CERTAIN WORKS OF ART AFFECT YOU MORE THAN OTHERS.

Why is that? We believe that songs, TV, movies, books, or poems created to address the human condition connect with people on a deeper level—especially in an age of spectacle.

Love, Suffering & Creativity is less than 6 weeks away and we couldn’t be more excited. Our hope for this evening is to to help Christians, particularly artists and creators, understand why certain works of art - whether movies, TV, books, or songs - resonate more profoundly than others. 

For each week leading up to the event on August 1st, we’ll be sharing work that exemplifies and speaks to the realities of the human condition. This week’s piece comes from Love, Suffering, & Creativity speaker, Brett McCracken. As a writer and journalist, Brett has written for such diverse publications as The Wall Street Journal, The Princeton Theological Review, Books & Culture, Christianity Today, and many others. In a post on his personal blog, The Search, he writes,

Yet for Christians, Friday and Sunday are equally crucial. The horror of death and the beauty of the resurrection are both essential. The tension of Saturday, between death and life, loss and victory, suffering and healing, is where we live. We are mortal, decaying, sin-sick creatures. Yet our redemption is secure in the resurrected Christ; we will be made new. . . .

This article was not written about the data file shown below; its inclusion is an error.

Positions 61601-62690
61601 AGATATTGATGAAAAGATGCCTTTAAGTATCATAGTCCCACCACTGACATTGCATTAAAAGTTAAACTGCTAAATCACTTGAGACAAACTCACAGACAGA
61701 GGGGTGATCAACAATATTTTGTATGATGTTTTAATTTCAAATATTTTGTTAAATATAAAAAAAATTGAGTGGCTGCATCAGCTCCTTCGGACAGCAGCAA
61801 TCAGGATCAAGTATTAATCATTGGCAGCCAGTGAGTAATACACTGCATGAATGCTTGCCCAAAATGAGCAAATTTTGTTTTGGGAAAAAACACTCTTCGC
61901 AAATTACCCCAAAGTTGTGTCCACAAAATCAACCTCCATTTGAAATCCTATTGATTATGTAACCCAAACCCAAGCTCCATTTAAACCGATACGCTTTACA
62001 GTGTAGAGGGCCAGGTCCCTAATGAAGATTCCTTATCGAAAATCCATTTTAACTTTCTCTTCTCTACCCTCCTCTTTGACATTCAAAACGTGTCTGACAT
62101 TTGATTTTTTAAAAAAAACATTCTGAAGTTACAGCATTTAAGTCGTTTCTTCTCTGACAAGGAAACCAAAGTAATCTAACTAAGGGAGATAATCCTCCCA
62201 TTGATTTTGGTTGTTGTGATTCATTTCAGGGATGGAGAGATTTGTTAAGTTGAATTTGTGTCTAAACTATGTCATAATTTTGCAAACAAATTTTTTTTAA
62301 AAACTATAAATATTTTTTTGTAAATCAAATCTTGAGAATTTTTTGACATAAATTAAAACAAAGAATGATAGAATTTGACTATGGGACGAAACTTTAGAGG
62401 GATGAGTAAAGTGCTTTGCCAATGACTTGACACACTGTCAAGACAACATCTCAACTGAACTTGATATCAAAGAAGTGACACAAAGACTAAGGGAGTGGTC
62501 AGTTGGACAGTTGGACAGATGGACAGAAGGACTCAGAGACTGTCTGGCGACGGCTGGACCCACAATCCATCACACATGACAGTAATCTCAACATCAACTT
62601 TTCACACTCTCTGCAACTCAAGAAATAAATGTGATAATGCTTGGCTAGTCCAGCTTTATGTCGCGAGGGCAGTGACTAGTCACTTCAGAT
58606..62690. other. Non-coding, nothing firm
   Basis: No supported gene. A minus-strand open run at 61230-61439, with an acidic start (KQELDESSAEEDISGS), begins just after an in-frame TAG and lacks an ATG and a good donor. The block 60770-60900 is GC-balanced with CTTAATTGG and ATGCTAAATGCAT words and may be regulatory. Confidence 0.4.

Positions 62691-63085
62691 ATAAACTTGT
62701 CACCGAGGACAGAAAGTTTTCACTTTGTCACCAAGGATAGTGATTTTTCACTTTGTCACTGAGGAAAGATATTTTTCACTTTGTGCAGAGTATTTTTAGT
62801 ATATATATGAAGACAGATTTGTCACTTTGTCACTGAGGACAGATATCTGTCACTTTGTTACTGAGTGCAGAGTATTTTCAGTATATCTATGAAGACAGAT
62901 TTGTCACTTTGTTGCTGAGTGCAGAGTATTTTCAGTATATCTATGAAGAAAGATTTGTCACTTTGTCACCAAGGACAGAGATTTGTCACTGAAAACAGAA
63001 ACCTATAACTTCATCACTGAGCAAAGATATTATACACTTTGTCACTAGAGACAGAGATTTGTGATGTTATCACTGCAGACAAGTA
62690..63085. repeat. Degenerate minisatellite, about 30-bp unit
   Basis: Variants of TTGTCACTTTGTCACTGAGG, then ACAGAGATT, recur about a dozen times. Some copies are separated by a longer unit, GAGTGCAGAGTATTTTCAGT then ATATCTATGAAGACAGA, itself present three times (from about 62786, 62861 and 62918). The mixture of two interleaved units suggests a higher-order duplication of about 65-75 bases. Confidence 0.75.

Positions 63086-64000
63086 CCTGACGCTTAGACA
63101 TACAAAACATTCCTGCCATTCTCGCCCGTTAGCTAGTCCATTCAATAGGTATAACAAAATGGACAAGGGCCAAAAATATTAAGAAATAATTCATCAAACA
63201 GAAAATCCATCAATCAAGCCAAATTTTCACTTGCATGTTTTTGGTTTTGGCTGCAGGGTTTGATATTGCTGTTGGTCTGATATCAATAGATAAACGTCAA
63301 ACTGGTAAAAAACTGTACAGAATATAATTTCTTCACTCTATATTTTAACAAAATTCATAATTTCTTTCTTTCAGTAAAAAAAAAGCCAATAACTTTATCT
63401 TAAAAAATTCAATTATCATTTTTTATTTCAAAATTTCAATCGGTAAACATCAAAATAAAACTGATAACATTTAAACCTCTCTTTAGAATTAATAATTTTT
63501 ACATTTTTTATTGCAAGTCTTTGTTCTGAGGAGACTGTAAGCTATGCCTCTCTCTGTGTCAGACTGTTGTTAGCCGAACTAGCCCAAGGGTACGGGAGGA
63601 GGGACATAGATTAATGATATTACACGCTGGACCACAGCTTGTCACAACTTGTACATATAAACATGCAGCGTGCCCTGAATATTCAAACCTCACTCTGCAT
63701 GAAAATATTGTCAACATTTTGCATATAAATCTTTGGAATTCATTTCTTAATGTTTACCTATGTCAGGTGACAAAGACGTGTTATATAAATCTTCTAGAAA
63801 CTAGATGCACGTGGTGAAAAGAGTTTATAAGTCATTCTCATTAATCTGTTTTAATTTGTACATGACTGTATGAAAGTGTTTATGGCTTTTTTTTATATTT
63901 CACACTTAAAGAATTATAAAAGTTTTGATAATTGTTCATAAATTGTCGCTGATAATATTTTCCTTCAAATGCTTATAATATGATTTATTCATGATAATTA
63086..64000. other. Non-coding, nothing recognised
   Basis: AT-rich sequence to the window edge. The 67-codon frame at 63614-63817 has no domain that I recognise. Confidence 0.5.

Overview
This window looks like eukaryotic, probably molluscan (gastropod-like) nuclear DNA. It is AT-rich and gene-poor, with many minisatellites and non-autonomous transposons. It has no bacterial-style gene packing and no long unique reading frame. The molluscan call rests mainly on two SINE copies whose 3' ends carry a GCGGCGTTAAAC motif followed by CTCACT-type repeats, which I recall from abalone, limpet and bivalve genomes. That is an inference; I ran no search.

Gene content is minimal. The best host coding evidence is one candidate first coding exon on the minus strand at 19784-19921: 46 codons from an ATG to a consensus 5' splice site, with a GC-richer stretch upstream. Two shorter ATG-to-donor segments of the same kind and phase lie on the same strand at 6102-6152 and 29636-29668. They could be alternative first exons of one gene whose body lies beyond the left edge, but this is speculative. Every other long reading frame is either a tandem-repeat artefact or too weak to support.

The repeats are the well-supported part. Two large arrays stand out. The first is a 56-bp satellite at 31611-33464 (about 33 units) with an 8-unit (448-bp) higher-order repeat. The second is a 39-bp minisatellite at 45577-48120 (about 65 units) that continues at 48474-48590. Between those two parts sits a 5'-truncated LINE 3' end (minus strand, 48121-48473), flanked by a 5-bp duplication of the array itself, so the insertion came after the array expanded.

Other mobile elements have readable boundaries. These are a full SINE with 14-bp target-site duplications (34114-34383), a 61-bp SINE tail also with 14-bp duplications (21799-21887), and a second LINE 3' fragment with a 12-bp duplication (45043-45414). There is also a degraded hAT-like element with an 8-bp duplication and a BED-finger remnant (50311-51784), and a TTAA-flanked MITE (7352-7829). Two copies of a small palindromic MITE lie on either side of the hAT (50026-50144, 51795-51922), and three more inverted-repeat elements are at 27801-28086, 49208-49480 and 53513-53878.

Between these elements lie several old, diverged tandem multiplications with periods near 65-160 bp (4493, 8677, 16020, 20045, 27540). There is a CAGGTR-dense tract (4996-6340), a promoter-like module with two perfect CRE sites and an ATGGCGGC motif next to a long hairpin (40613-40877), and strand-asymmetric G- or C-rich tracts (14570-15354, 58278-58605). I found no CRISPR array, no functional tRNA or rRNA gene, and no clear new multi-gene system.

Indeed, the arts are fundamentally about navigating the inherent restlessness of human existence—a grasping after shalom, equilibrium and peace in the midst of a chaotic, tortured, and lamentable world.

Upholding the work of such diverse figures as Christian Wiman, George Steiner, and Sufjan Stevens as examples, Brett’s blog explores how good art helps us to navigate “the fog of this liminal, Saturday space.” The post can be read in its entirety here. 

His books, Hipster Christianity: When Church and Cool Collide and Gray Matters, explore the complex and difficult issues that arise when Christians seek to be culturally relevant. They can be purchased here.

In addition, here’s the artwork for the event, created by our friend Jordan Butcher of Studio Workhorse, Inc.

 
 

 

Please download it and share it with all your friends on Instagram, Facebook, and Twitter with the hashtag, #lovesufferingcreativity